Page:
One of the very first helicopter losses was a US Army CH-47 Chinook, which crash-landed in eastern Afghanistan on 9 January 2001. During Operation Anaconda on 2 March 2002 two Apache attack helicopters were damaged by RPG rounds, two others were seriously damaged by small arms and a UH-60 was forced to land.
During the same operation two MH-47 carrying SEALs were ambushed. Tragically an RPG round cut the door gunner's tether, two more rounds struck the aircraft and a Petty Officer fell out as he tried to secure the gunner. The damaged MH-47 eventually had to be abandoned. Two additional MH-47s with a rescue force returned to the same landing zone and suffered another helicopter disabled.
As the Taliban's only successes against helicopters are with RPGs, which have an effective range of about 500 yards, it was not long before they were actively seeking Surface-to-Air missiles (SAMs). Washington moved to head off this threat by offering a bounty of $40,000 per system.
Before the coalition attacks on Iraq and Afghanistan both countries were equipped with the Soviet era Strela-2/SA-7 SAM and subsequently quantities fell into insurgents hands, but they always missed their targets. Following the Coalition intervention in Afghanistan some 5,600 shoulder fired missiles were captured, many though ended up on the black market.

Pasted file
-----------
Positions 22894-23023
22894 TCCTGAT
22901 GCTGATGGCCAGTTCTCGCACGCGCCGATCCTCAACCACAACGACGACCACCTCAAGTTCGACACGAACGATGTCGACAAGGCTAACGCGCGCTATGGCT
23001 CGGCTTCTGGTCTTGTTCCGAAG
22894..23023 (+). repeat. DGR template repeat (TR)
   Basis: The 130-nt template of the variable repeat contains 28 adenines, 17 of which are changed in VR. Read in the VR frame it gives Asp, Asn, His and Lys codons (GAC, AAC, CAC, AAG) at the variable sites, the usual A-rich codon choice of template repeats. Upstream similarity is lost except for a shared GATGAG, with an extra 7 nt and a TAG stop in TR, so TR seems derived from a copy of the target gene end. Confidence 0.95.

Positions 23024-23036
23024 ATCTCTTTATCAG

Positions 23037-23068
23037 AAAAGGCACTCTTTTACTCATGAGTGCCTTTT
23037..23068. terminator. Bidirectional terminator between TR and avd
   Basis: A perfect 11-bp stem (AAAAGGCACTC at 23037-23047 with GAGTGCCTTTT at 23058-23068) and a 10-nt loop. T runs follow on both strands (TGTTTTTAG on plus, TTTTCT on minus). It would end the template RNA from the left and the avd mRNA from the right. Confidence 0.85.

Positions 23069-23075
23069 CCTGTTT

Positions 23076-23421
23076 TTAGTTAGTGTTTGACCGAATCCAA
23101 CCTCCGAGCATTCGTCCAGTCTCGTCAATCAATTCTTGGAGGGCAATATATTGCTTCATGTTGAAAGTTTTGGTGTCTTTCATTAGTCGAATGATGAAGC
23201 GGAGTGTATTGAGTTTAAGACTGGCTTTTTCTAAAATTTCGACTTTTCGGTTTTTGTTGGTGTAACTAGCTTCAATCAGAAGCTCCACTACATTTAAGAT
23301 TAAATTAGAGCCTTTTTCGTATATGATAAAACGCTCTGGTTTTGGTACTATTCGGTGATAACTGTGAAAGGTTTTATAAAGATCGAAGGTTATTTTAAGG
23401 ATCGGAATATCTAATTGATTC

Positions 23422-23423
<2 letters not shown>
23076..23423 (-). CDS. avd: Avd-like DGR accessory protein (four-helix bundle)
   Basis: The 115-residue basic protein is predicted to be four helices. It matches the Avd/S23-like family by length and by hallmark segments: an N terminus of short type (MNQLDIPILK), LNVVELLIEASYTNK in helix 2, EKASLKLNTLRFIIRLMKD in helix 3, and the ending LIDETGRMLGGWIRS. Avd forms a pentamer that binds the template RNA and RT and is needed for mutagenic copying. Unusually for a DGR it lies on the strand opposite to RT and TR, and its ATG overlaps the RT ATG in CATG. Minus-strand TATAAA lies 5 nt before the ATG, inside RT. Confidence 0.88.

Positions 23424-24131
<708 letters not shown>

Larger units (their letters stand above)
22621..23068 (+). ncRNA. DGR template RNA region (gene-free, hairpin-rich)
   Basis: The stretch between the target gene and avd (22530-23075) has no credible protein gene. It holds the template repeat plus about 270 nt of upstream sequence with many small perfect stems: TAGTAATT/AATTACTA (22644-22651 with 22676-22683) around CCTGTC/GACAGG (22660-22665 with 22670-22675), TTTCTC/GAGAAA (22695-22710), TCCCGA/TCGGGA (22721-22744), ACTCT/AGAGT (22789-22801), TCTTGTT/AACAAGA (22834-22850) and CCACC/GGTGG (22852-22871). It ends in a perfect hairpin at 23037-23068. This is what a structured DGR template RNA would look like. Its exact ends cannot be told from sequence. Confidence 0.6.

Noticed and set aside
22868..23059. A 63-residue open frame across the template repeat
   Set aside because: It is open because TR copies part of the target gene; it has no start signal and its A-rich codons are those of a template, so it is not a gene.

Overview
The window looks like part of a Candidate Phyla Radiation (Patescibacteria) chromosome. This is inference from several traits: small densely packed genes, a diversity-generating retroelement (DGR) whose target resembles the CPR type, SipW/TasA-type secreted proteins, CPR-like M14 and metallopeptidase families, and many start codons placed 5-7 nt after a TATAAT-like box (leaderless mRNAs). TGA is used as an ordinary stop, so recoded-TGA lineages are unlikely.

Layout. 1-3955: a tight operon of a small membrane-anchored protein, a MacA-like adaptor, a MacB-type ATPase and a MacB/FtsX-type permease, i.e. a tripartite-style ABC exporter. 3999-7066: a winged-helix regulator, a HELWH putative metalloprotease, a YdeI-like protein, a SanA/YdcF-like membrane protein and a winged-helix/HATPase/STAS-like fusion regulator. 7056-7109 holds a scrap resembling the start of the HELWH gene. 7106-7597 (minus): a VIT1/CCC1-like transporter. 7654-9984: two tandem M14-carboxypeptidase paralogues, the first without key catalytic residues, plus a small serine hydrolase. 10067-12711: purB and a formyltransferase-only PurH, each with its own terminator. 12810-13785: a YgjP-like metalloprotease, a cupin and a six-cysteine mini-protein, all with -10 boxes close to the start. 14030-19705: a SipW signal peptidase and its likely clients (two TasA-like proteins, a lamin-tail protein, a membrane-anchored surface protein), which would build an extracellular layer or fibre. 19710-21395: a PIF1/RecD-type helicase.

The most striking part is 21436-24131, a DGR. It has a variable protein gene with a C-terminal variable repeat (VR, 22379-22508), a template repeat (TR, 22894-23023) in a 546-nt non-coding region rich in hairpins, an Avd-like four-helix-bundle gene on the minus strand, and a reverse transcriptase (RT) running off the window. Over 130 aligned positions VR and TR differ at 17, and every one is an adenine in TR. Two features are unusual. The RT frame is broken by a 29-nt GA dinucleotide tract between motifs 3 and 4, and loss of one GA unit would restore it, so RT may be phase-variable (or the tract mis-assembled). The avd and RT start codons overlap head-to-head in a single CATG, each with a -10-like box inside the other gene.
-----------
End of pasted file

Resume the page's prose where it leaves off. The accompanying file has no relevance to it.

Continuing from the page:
The British Special Boat Service operating in Afghanistan's Nimroz province, seized trucks coming over the Iranian border carrying SA-7 in April 2007.
Despite this the Taliban attempted to bring down an American C-130 Hercules over Nimroz, using an SA-7 of Soviet or Chinese origin on 22 July 2007 brought in from Iran. Intelligence indicated that the Iranians were acting as a conduit for Chinese missiles after it was alleged the Chinese HN-5 had been discovered in Taliban hands.
This was the first time the Taliban sought to take down a coalition aircraft using a SAM. On this occasion the Hercules' pilots took evasive action and dropped flares to successfully escape destruction.
This latest attack allegedly using RPGs seems to indicate just how successful Washington has been in keeping SAMs out of Afghanistan.
Nonetheless for US SOCOM – Special Operations Command – the loss of so many experienced SEALs is a disaster. It represents their heaviest losses since the Second World War.
It will be a particular blow for the personnel of Naval Special Warfare Command's Special Warfare Group Two based at Little Creek Naval Amphibious Base.
Both the Taliban and al-Qaeda will chalk this up as a major victory.